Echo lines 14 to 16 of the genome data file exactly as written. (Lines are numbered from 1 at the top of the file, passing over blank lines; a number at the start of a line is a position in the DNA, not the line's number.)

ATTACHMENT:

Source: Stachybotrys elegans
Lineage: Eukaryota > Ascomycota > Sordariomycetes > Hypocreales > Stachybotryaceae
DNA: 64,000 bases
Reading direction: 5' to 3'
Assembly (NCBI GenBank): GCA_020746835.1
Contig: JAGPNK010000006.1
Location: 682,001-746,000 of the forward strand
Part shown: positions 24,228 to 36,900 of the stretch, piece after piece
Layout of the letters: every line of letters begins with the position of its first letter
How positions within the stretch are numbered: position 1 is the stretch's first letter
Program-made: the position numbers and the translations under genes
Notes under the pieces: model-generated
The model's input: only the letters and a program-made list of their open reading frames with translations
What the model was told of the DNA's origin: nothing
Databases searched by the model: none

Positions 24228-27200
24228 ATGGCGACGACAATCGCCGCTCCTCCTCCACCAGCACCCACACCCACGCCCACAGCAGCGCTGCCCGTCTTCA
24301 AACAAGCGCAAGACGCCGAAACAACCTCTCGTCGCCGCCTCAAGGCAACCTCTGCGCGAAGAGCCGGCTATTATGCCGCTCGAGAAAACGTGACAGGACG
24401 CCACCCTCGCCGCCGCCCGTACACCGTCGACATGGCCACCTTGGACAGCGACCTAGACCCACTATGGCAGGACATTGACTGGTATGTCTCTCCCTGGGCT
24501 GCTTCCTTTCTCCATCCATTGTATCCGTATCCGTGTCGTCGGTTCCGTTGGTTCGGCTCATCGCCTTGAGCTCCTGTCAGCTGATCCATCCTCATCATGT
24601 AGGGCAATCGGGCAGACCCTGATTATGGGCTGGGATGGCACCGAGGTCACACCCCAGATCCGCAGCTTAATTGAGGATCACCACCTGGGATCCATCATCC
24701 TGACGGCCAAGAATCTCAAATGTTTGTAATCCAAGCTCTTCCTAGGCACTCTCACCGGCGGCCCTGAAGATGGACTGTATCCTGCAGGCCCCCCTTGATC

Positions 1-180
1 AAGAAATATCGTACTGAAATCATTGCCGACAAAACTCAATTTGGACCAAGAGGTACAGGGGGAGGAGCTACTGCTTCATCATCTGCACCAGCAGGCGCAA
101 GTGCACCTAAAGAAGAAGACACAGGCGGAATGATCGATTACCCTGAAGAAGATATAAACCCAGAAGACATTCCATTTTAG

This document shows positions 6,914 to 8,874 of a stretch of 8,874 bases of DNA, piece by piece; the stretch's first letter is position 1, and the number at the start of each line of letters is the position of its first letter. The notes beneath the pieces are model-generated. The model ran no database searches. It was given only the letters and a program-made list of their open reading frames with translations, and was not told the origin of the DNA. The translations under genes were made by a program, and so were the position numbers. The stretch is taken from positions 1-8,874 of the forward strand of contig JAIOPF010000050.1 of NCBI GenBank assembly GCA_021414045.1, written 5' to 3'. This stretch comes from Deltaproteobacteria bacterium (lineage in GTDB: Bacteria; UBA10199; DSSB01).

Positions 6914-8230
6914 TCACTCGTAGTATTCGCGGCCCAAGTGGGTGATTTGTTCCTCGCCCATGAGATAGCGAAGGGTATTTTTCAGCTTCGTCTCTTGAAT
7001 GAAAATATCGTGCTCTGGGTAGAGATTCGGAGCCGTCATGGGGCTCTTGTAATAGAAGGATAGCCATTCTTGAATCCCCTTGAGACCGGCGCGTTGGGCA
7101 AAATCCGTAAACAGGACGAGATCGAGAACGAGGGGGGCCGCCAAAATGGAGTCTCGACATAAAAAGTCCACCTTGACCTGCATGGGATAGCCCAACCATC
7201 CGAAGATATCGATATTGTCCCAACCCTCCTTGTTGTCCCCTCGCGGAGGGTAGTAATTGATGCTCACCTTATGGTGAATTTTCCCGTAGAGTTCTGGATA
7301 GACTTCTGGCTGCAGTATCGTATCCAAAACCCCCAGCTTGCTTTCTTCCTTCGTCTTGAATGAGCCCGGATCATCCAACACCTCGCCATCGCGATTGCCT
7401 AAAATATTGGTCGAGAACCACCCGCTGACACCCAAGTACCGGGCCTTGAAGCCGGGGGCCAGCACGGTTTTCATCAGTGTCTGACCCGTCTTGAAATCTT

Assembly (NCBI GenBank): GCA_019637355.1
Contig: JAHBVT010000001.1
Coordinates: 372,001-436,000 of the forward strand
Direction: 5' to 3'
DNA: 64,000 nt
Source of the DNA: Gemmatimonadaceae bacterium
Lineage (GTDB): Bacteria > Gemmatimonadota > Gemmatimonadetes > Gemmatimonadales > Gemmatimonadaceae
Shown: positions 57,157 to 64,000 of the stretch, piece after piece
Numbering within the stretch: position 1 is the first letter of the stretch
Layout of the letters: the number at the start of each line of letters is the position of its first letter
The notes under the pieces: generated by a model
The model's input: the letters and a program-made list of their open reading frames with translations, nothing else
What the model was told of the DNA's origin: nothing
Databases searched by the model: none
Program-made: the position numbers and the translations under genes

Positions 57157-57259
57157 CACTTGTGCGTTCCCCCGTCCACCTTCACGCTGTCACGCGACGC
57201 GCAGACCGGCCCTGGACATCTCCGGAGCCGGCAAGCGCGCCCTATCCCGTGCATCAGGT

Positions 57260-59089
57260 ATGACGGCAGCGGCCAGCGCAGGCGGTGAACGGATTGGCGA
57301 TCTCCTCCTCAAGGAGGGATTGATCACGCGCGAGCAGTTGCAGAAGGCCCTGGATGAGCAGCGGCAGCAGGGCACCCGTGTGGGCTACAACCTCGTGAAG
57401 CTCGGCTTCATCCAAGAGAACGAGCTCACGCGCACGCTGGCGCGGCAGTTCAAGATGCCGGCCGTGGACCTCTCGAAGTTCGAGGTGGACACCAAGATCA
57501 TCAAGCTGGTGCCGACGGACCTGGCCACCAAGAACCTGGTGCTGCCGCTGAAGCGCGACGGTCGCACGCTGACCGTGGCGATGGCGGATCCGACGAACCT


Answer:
What the model was told of the DNA's origin: nothing
Databases searched by the model: none

Positions 24228-27200